The Verge posted this pathetic puddle of baboon piss about what I’ll call SmileGate. Apple invited representatives of Adobe to come on stage and demo their software’s image retouching power. And that was their big, huge, massive mistake.
Unfortunately, Adobe chose two men to bring a scantily-clad woman on stage, slap her ass and tell her what nice tits she had.
Wait. That’s not quite accurate. Maybe they just had a photo of a woman, and used the software to make her red lipstick a little bit redder, and turn up the corners of her mouth to make her appear to be slightly smiling.
The horror. I mean… can you believe the audacity of Adobe to pull this kind of disgusting behavior toward women?
And the world blames Apple.
Not to be outdone, NextWeb decided to re-puke the previously mentioned article and add more semi-digested chunks to it.
Apparently, Apple hates African Americans, Native Indians, Jews, Italians, Armenians, Hungarians, Arabs, and Polacks. And Australians. And anyone from Alaska. And they still hate women of any race, just not quite as much as they used to.
According to the potato sack who wrote that piece of drivel, Apple needs to have one member of every race on Earth speak for at least 45 seconds at every Apple event, just to show that Apple is a company by the people, for the people… or something like that. I don’t know.
I have an image in my mind of Tim Cook in a sweat-soaked blue shirt, skipping and hopping around on stage while clapping and screaming DIVERSITY. DIVERSITY. DIVERSITY. DIVERSITY. Of course, people would probably be offended by the blatant gimmick copying:
And then the entire frigging Internet pooped out Tweets and links to the same or similar articles. Because you know, nobody wants to be left out. I dunno. The race to the bottom of the ‘It’s My Turn To Be Offended’ barrel on the Internet is getting quite tired.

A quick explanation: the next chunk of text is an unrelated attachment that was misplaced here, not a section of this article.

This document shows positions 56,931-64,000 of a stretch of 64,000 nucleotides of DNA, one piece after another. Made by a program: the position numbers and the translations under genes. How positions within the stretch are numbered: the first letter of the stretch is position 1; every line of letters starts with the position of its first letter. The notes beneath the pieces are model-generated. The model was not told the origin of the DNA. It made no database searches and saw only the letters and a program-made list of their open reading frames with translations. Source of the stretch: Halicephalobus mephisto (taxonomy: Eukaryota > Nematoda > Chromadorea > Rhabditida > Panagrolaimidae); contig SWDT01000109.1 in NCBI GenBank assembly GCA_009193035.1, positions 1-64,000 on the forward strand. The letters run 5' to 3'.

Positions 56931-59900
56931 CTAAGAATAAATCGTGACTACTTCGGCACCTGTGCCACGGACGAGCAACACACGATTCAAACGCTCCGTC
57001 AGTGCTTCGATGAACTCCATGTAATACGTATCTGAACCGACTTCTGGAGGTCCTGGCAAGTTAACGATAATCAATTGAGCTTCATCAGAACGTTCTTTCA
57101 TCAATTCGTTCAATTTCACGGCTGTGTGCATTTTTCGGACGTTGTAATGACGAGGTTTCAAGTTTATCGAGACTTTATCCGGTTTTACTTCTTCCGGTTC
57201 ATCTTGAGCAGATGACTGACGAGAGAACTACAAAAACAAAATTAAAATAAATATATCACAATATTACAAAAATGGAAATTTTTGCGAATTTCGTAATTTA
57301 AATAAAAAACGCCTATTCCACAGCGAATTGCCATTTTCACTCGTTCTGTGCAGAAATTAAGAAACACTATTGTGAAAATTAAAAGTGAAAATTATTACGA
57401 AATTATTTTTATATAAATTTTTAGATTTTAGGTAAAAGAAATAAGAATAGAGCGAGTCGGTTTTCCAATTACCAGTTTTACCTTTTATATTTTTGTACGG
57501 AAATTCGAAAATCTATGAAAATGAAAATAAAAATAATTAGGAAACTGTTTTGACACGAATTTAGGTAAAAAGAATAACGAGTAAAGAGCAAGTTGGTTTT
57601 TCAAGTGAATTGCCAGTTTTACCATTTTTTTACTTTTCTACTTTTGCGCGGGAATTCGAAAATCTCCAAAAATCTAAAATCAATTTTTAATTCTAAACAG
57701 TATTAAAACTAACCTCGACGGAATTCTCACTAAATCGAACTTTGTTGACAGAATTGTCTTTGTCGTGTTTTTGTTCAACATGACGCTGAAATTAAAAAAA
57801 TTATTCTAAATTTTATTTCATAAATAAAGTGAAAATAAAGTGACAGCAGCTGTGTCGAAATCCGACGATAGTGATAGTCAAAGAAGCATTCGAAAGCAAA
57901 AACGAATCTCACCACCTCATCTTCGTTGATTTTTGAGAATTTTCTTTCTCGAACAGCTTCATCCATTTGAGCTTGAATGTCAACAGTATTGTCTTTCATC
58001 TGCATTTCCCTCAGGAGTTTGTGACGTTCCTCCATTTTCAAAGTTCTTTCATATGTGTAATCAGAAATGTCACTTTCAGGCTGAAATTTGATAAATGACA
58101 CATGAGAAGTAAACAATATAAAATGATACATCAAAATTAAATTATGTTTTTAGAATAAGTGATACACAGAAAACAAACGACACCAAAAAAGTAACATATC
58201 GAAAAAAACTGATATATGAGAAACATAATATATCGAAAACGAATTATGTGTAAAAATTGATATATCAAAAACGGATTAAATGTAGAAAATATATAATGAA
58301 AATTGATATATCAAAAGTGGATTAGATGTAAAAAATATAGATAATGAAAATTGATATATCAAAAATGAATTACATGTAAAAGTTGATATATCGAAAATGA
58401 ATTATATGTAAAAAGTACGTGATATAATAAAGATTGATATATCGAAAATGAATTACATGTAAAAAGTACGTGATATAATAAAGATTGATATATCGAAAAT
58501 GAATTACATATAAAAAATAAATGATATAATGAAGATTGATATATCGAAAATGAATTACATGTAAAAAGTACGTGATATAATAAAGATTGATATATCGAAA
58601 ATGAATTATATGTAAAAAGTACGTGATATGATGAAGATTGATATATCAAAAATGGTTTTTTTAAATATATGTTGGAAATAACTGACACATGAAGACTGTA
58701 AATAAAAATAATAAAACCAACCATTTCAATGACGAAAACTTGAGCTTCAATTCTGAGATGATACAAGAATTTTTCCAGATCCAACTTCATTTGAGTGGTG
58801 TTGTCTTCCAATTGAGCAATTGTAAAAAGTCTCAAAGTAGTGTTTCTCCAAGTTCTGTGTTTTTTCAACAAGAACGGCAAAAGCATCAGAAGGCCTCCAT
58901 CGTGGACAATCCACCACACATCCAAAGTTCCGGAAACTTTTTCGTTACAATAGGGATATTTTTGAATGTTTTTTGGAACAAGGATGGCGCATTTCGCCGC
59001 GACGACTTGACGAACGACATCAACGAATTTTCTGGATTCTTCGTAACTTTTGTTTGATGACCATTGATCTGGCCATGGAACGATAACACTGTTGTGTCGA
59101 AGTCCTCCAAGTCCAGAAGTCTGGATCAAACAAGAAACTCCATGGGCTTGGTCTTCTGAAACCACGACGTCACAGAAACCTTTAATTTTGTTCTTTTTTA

No matter what Apple does here, some people are going to find a way to be butt-hurt about it. If Apple had filled the entire keynote with female employees speaking about all the products, their would surely be a gaggle of loudmouths accusing Apple of conspiring to put one over on us, or ‘play to the crowd’ too much. One more African American, one more Asian, one more of any race, and the same people would probably sport their Confederate flag shirts and hold up signs that read ‘MERICA!
The world has a diversity problem, and it appears that if I wish to fit in with the hip crowd, I must blame Apple.
By now you’ve heard the news that Mozilla is finally in testing phase with Firefox for iOS. And you may have noticed that AdBlock (the popular desktop browser extensions) is releasing their own AdBlock Browser as well. Google has Chrome for iOS, and I believe iCab still has a heartbeat.
I have to wonder though, why bother? Until you can change the default browser on iOS; something Apple isn’t likely to allow any time soon, you WILL be using Safari at least once per day whether you want to or not. Simply because nobody is going to want to copy/paste URLs from email or text message just so they can be viewed in a browser other than mobile Safari. And let’s face it, Safari on iOS is a pretty damn good browser experience for 99% of users.
So I’m back to wondering what the ‘end-game’ is for companies that make web browsers for iOS. Why bother?
Not wanting to be outdone by Google and Verizon refreshing their long-standing logo designs, an anonymous reader (who works as the chief design officer of Samsung marketing) sent in this leaked image of Samsung’s new logo.
I dunno… there’s something about it that I can’t quite put my finger on…
*I suppose this could be fake 😉